Illustration: Lazaro Gamio/Axios

In its latest move to counteract a perceived threat from Huawei, the Trump administration proposed a new approach to 5G networks that would rely on virtualization and other features to give U.S. companies a broader role, as first reported by the Wall Street Journal.

Why it matters: Right now, none of Huawei's traditional networking gear rivals are U.S.-based, and their products are typically more expensive than Huawei's.

How it works: The idea is to push for open software that could run on nearly any standard hardware, with Microsoft, AT&T and Dell among those said to be involved in the effort, per the Wall Street Journal.

Oracle confirmed it is also among the companies interested in taking part.

  • "Oracle is a major supplier of 5G core network technology," Oracle's Ken Glueck told Axios. "We are involved in the White House effort and we think U.S.-based technology companies have a lot to contribute to the 5G build out."

The big picture: The U.S. has been going to its allies and asking them not to use Huawei gear in their networks, but affordable Western alternatives to the Chinese products haven't been easy to find.And some technical trends are already moving in the direction of the new U.S. proposal — notably, the shift away from dedicated products that perform a specific role in the network and toward virtualizing different functions using software that can run on commodity hardware, such as servers made by companies like HP and Dell, using chips from Intel and Nvidia.

  • "There is a movement where you can definitely commoditize the hardware and start to use open source for the radio access piece," industry consultant Chetan Sharma told Axios.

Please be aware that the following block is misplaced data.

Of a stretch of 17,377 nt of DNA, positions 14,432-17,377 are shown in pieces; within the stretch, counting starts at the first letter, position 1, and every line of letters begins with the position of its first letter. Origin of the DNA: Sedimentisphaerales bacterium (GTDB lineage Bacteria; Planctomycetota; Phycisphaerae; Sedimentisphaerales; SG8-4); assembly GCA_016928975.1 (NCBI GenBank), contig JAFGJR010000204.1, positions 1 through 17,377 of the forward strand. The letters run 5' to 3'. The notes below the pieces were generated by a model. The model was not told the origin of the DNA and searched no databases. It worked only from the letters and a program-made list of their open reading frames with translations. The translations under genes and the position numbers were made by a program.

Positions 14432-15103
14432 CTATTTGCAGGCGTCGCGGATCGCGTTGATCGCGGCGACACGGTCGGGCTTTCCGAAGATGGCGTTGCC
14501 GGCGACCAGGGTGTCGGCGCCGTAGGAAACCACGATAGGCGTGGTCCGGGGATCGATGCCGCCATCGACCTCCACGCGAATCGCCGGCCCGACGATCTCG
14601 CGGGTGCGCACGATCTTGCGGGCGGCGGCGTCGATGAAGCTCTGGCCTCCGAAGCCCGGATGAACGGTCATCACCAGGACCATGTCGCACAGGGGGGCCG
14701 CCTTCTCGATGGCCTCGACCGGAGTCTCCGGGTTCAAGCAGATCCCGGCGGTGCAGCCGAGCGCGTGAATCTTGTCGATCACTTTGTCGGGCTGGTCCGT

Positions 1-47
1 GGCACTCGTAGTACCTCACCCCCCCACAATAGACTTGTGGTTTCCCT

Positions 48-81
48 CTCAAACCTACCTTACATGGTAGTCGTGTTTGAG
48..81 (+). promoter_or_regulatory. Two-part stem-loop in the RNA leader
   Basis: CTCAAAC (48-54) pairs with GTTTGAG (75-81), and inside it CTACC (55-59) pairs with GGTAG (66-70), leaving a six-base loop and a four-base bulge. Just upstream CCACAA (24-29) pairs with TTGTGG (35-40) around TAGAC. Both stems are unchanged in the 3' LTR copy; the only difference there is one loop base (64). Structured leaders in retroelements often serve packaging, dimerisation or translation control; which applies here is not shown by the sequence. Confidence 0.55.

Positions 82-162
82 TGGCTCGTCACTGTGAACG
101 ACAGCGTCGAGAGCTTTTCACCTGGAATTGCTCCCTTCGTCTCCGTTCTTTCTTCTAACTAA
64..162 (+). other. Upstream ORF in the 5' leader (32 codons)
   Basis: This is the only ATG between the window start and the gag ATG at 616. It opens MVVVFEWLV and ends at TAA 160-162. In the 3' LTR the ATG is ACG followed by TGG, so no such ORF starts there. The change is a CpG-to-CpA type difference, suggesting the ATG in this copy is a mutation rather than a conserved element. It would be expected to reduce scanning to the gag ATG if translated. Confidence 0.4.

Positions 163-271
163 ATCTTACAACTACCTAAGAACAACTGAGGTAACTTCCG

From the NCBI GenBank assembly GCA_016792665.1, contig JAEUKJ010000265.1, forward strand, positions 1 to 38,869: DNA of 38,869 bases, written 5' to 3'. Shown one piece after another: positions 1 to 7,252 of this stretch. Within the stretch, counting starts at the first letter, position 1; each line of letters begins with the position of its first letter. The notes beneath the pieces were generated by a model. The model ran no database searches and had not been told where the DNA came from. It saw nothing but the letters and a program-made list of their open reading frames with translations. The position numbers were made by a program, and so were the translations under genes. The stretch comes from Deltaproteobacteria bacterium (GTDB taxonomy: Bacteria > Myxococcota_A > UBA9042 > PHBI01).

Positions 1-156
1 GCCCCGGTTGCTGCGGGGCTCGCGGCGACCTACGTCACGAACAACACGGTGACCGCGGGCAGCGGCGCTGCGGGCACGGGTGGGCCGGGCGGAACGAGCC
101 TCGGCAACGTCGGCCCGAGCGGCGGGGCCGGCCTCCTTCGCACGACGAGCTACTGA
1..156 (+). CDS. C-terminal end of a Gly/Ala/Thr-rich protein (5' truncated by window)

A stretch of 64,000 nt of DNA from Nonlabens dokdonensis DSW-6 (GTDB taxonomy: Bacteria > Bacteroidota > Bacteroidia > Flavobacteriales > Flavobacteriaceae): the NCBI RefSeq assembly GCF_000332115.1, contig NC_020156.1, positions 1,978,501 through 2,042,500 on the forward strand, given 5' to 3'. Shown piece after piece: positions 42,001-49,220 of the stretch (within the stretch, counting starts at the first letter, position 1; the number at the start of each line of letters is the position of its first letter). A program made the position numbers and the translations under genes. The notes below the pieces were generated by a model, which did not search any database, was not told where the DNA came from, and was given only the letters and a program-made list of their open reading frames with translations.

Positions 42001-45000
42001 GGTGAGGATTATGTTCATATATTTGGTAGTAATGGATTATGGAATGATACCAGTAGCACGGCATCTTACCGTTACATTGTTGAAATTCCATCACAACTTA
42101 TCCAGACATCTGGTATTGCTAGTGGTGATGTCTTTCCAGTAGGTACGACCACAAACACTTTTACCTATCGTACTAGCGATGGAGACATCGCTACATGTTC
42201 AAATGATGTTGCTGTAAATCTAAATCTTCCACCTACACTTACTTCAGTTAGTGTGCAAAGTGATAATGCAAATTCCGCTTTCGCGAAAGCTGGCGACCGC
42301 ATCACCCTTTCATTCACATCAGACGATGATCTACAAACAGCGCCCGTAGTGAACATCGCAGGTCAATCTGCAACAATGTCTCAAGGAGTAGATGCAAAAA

Meanwhile: Facebook has been spearheading an effort for several years known as Telecom Infra Project (TIP), designed to allow for a more open, software-based approach to cellular networking.

  • That effort, though, is still in its early stages and has seemed mostly focused on lowering costs for the developing market, Sharma said.
  • Interest has been strong from European carriers, many of whom participate in both developed and developing markets, including from Telefonica and Vodafone.
  • U.S. interest has been more limited. Sprint has participated in TIP, but has not made firm plans to adopt the approach. There has also been interest from carriers in Latin America and Asia.

Yes, but: Making 5G gear still requires a fair amount of know-how that's specific to the cellular industry.

  • "It's not easy, " Sharma said. "You have to deal with hundreds of legacy elements that over the years Nokia and Ericsson have mastered and fine-tuned."
  • Even if such hardware were combined with software from a startup or licensed from one of the existing cellular network providers, it would take time, Sharma said.
  • "The desire to do something is today," Sharma said. "However, this has not been completely tested out in the real world."

History lesson: This is at least the third plan that has been floated from within the Trump administration to kickstart 5G and ensure the U.S. plays a leading role.

  • Back in 2018 (as first reported by Axios) there was talk of nationalizing 5G in an effort to outrace China.
  • Then, last year, there was a notion raised of building a wholesale 5G network that all players could use.

So far, though, it is the industry's existing approaches that have prevailed — with 5G rolling out from all the major carriers, starting last year, using traditional equipment vendors like Nokia, Ericsson and to some degree, Samsung.

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